San Francisco Flavor Ban Tied to More Teen Smoking

San Francisco Flavor Ban Tied to More Teen Smoking

Will banning flavored vapes lead to more smoking? That question has mostly been ignored by politicians eager to please the powerful tobacco control groups that insist flavor bans will put an end to youth vaping. Since late 2019, lawmakers in five states and many municipalities have passed flavor bans.

But new research should give legislators and regulators pause when considering laws and rules prohibiting flavored vapes. Such blunt tools may do more harm than good.

A study published this week in the journal JAMA Pediatrics shows that the first flavor ban in a major U.S. city was associated with increased teenage smoking compared to cities without flavor bans. The study is by Abigail Friedman, an assistant professor of health policy at the Yale School of Public Health.

In 2018, San Francisco became the first major city to ban flavored vaping products, and all flavored tobacco products, including menthol cigarettes. The flavor ban was passed in 2017 by the city’s Board of Supervisors, but a successful signature-gathering campaign by tobacco and vaping companies postponed the law until a citywide vote could be held in 2018. Residents overwhelmingly upheld the ban, and it took effect in January 2019. (Later in 2019, San Francisco became the first big city to ban sales of all vaping products.)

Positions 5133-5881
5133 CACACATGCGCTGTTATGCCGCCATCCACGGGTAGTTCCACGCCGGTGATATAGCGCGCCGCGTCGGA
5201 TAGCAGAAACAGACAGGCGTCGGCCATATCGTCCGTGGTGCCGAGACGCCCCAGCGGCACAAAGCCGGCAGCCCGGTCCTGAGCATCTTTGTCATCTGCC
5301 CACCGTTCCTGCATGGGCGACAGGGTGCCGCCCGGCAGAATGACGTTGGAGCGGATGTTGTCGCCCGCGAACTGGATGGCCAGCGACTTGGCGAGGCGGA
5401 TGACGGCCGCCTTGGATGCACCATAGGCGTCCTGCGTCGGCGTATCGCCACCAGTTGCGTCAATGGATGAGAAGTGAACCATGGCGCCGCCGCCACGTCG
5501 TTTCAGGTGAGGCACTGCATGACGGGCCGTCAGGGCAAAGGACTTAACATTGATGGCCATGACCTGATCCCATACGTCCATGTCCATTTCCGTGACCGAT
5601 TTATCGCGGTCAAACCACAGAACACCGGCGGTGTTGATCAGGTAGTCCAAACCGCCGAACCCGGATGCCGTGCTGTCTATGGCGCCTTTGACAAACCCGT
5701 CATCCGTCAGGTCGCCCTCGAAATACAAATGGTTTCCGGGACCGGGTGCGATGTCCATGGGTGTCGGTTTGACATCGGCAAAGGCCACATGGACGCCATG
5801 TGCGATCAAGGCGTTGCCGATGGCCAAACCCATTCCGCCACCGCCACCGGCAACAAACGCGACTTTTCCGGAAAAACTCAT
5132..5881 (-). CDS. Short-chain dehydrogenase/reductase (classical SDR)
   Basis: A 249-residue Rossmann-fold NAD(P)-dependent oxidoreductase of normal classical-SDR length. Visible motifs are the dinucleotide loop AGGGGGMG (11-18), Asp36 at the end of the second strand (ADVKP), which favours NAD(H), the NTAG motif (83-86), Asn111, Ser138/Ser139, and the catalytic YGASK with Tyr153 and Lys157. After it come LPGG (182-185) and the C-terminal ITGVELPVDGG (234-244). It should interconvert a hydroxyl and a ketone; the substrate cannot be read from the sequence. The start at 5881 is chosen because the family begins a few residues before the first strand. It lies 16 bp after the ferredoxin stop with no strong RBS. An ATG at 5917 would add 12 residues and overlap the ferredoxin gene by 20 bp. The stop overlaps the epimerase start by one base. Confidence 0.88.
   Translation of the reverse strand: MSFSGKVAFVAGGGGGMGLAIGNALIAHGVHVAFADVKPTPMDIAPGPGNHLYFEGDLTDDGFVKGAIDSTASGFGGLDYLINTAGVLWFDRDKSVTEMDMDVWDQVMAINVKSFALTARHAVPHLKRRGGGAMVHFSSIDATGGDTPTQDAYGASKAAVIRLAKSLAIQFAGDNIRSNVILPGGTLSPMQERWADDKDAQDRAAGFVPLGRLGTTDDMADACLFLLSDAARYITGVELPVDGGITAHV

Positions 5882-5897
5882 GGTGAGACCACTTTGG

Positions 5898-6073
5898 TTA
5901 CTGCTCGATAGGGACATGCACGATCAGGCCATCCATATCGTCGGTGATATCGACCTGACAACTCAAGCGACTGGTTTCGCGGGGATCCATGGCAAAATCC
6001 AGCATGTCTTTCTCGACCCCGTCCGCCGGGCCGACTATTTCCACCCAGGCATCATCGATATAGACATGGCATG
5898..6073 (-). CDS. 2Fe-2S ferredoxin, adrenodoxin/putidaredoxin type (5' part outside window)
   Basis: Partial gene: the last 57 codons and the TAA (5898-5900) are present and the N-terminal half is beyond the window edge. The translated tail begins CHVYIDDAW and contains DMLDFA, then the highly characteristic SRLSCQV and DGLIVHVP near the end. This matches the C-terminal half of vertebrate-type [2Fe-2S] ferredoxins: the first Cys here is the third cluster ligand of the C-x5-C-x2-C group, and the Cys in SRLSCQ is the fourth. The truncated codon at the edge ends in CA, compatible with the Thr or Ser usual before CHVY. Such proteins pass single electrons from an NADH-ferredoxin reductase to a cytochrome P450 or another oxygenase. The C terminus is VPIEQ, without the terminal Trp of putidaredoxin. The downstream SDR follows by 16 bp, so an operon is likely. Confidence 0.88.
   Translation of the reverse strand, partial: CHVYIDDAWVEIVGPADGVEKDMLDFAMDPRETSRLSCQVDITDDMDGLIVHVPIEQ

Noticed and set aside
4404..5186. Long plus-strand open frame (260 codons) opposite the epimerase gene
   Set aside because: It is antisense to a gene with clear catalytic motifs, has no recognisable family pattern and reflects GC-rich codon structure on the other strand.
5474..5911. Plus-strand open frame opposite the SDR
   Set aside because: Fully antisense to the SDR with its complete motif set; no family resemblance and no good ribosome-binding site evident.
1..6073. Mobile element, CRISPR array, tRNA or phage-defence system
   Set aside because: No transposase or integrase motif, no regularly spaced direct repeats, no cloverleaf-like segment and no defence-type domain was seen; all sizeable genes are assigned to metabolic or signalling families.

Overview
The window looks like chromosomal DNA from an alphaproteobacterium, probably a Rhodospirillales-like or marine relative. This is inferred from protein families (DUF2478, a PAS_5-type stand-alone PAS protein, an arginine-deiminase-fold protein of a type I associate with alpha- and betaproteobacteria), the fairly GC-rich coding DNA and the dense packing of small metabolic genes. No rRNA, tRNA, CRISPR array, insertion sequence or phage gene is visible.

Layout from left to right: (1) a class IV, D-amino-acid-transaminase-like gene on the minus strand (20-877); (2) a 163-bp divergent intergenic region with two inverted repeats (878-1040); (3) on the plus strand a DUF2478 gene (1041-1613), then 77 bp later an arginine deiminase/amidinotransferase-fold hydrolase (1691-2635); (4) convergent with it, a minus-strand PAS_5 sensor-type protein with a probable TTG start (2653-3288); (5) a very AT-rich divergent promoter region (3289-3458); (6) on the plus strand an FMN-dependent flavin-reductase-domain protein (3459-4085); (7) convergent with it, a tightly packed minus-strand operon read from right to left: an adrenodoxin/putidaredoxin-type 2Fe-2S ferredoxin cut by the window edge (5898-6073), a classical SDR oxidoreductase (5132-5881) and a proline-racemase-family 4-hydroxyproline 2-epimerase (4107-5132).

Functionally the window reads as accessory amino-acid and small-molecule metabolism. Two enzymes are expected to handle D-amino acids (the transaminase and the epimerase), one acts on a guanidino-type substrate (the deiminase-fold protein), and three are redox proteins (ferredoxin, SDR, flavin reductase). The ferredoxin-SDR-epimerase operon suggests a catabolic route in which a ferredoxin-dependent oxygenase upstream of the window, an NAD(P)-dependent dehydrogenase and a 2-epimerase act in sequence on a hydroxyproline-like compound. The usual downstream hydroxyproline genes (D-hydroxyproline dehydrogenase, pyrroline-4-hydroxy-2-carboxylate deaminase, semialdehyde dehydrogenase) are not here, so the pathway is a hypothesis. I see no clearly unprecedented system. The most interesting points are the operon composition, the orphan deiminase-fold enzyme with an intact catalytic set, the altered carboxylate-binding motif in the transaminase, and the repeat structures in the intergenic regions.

After the ban was in place, according to Dr. Friedman, high school students under age 18 in the San Francisco school district were twice as likely to smoke cigarettes as students in districts without such a ban. The trend held even after adjusting for other tobacco policies like taxes.

The study used publicly available data from the Youth Risk Behavior Surveillance System (YRBSS) between 2011 and 2019—surveys conducted in odd-numbered years by the Centers for Disease Control and Prevention (CDC). Friedman studied high school students under 18 who had non-missing data for past 30-day smoking.

“These findings suggest a need for caution,” Friedman told Yale News. “While neither smoking cigarettes nor vaping nicotine are safe per se, the bulk of current evidence indicates substantially greater harms from smoking, which is responsible for nearly one in five adult deaths annually. Even if it is well-intentioned, a law that increases youth smoking could pose a threat to public health.”

Before the San Francisco flavor ban took effect, San Francisco and the cities she compared all had similar and declining rates of high school smoking. But in 2019, San Francisco’s teen smoking trend split from the other cities and began to climb while the others continued downward. (An earlier study showed a similar, but less robust, trend among young adults in San Francisco after the flavor ban.)

 

“Think about youth preferences: some kids who vape choose e-cigarettes over combustible tobacco products because of the flavors,” Friedman explained to Yale News. “For these individuals as well as would-be vapers with similar preferences, banning flavors may remove their primary motivation for choosing vaping over smoking, pushing some of them back toward conventional cigarettes.”